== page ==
CHICAGO, Feb. 3, 2016 – A new, landmark study conducted by the Hazelden Betty Ford Foundation and the American Bar Association Commission on Lawyer Assistance Programs reveals substantial and widespread levels of problem drinking and other behavioral health problems in the U.S. legal profession.
Posted online in the Journal of Addiction Medicine, the study reports that 21 percent of licensed, employed attorneys qualify as problem drinkers, 28 percent struggle with some level of depression and 19 percent demonstrate symptoms of anxiety. The study found that younger attorneys in the first 10 years of practice exhibit the highest incidence of these problems.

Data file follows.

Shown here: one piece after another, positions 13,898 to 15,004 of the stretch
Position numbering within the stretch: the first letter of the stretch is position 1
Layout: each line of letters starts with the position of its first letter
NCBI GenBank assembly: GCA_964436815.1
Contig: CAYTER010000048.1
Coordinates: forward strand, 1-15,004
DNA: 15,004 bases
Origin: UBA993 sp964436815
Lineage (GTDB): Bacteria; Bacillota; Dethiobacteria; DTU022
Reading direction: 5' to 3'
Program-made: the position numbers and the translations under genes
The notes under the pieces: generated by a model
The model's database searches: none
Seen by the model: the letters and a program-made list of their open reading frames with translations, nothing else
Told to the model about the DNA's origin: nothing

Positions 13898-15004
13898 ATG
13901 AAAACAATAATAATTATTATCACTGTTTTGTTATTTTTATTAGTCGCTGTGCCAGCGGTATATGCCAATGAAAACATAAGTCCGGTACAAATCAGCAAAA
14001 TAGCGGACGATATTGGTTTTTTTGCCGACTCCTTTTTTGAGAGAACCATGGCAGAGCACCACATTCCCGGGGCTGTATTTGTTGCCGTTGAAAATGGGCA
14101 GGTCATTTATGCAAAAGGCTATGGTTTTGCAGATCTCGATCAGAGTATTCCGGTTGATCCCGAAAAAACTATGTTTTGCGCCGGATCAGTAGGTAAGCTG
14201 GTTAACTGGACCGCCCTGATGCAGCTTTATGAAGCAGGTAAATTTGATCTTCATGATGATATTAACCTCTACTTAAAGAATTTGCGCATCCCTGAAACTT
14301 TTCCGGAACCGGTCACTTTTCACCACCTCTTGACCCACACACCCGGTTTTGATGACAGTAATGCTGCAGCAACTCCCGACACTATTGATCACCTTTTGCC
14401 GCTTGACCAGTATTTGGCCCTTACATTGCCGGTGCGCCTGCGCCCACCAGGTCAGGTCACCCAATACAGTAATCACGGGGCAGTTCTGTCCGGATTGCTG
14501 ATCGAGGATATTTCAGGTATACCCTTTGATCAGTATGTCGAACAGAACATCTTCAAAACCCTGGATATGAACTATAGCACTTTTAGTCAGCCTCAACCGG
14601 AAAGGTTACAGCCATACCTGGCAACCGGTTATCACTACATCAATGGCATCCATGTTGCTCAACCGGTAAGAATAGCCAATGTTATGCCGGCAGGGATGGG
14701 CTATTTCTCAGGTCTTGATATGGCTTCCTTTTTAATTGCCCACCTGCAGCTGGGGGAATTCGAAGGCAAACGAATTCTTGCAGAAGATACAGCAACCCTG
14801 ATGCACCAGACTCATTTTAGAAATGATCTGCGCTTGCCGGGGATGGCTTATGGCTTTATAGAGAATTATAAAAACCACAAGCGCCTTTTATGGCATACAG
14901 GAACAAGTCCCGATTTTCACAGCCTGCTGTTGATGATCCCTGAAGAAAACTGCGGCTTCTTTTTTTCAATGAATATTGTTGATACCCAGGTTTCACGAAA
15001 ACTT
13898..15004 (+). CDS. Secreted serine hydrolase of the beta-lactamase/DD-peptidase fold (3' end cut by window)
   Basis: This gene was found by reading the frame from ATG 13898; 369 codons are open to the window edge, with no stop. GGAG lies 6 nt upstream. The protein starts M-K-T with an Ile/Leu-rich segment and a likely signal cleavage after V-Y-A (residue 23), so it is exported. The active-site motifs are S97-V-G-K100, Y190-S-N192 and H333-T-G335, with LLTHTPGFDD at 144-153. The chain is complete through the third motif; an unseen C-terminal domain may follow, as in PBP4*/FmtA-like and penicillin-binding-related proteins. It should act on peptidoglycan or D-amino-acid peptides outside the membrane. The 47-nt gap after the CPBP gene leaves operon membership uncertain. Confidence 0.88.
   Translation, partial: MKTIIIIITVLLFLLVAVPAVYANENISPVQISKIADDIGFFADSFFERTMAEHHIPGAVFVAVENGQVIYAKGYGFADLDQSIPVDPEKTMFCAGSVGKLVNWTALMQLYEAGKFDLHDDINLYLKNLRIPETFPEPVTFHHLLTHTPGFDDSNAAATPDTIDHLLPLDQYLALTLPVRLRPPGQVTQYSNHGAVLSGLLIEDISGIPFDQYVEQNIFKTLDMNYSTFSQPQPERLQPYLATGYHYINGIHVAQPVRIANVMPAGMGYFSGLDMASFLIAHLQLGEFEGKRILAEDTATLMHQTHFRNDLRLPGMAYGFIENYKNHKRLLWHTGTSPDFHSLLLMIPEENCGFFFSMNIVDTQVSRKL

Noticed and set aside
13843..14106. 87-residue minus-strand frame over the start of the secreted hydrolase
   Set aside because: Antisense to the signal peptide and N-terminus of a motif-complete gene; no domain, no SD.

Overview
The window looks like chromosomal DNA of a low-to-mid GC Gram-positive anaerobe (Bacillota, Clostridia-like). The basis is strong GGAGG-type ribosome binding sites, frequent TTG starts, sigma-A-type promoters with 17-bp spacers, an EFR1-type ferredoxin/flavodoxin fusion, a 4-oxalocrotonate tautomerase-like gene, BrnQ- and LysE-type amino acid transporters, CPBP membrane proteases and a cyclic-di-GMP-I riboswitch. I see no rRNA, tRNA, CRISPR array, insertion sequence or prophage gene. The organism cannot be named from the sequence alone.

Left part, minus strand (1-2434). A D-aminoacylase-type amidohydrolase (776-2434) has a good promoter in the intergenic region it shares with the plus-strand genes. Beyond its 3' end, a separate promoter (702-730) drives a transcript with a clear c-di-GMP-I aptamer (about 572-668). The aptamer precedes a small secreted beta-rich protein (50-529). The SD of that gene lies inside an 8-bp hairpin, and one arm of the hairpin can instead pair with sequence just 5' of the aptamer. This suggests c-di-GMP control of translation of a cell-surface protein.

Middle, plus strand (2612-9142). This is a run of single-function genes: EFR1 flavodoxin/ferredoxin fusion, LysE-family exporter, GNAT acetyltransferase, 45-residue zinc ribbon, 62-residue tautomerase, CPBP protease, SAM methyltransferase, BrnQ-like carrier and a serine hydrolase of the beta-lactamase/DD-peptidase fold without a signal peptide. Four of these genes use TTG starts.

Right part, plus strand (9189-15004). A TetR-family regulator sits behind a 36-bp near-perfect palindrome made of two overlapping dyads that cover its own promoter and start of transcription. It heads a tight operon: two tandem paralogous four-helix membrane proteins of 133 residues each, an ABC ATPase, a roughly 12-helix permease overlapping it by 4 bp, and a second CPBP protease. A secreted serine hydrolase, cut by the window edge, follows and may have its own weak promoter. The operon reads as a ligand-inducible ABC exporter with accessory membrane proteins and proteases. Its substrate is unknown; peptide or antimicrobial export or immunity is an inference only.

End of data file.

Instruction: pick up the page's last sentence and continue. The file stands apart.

The findings of the national study, the most comprehensive ever, represent a reversal of previous research that indicated rates of problem drinking increased as individuals spent more time in the legal profession. When focusing solely on the volume and frequency of alcohol consumed, more than 1 in 3 practicing attorneys are problem drinkers, the study found.
The study compared attorneys with other professionals, including doctors, and determined that lawyers experience alcohol use disorders at a far higher rate than other professional populations, as well as mental health distress that is more significant. The study also found that the most common barriers for attorneys to seek help were fear of others finding out and general concerns about confidentiality.
“This new research demonstrates how the pressures felt by many lawyers manifest in health risks,” ABA President Paulette Brown said. “These ground-breaking findings provide an important guide as the ABA commission works with lawyer assistance programs nationally to address the mental health risks and needs of lawyers."
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